Inside-Out Coaching

    An NFL Great Helps Boys Become Men

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    Joe Ehrman 003The late summer heat is brutal – scorching practice fields throughout Central Virginia, and leaving the most intense football players weakened, sweatdrenched, and exhausted. L.C. Bird Head Coach David Bedwell says some are more prepared for the rigors of training camp than others.

    “You have your hardcore kids, your group of kids who work hard and do everything you ask them to do. Then, you’ve got your kids who show up late in the summer and didn’t do a whole lot. You get a few surprises.” Some coaches will tell you it’s in these pre-season sessions where football players are molded, where boys become men. Joe Ehrmann says don’t believe it.

    “The greatest myth in America is sports builds character. That’s not true.” Joe Ehrmann has been called the most important coach in America. He is an assistant football coach at The Gillman School, a high school in Baltimore. He is also a former NFL player, an ordained minister, and a child advocate who has spent the last 30 years creating a unique approach to coaching.

    Ehrmann believes there is no better way to bring about social change and the healthy development of young people than through sports.

    “It engages more families, communities, and individuals than any cultural activity or religion in the country. And the high priest is the coach.” At the start of each practice, Ehrmann and the rest of the coaching staff gather the team together and ask them two questions: “What is our job [as coaches]?” “To love us,” the players respond in unison.

    “What is your job?” the coaches ask.

    “To love each other.”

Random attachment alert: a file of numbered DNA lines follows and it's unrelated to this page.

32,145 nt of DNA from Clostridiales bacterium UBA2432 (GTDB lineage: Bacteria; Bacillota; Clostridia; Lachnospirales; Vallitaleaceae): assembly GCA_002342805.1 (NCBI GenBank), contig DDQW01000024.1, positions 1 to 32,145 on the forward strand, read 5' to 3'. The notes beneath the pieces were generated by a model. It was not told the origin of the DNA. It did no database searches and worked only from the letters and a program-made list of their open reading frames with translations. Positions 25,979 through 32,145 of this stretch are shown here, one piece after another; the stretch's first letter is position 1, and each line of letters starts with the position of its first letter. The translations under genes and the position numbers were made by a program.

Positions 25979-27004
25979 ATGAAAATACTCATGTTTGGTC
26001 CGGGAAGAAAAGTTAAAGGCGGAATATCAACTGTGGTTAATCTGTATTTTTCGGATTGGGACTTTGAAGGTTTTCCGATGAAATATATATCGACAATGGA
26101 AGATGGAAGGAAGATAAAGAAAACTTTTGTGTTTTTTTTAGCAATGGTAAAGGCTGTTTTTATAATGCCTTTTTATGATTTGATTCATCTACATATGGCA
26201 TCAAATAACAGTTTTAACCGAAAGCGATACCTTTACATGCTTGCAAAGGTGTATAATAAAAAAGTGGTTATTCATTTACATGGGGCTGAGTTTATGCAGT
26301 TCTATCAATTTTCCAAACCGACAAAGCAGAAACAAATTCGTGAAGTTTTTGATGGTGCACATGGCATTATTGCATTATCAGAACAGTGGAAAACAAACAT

Ehrmann doesn’t lie awake at night, thinking about the next game, the next opponent. His constant concern is, what he calls, the greatest crisis in America: the crisis of masculinity.

    “Masculinity doesn’t have a single thing to do with athletic ability.” Ehrmann also teaches it has nothing to do with sexual conquests or financial success. He says too many coaches reinforce the myths of masculinity. That’s why he and the rest of the coaching staff teach their players Ehrmann’s definition of manhood.

    “You must recognize life is about meaningful relationships. Second, you must have a commitment to a cause and value service to others.”

    Ehrmann spoke in Richmond a few months back, explaining his philosophy to about two hundred parents, coaches, and teenagers.

    “The defining criteria to coach this way is to be able to take an honest look and understand that when you were a child how you were impacted by coaches and adults. Coaches must understand why they are coaching and what their goal and purpose is. Every kid remembers their coach. The question is whether that memory is something positive… or something diminishing.”

    Ehrmann admits his kind of “insideout” approach to coaching is not for everyone. During his Richmond speech, the reaction was mixed and non-verbal: eye-rolling from the skeptics and headnodding from the supporters. Ehrmann understands both sides.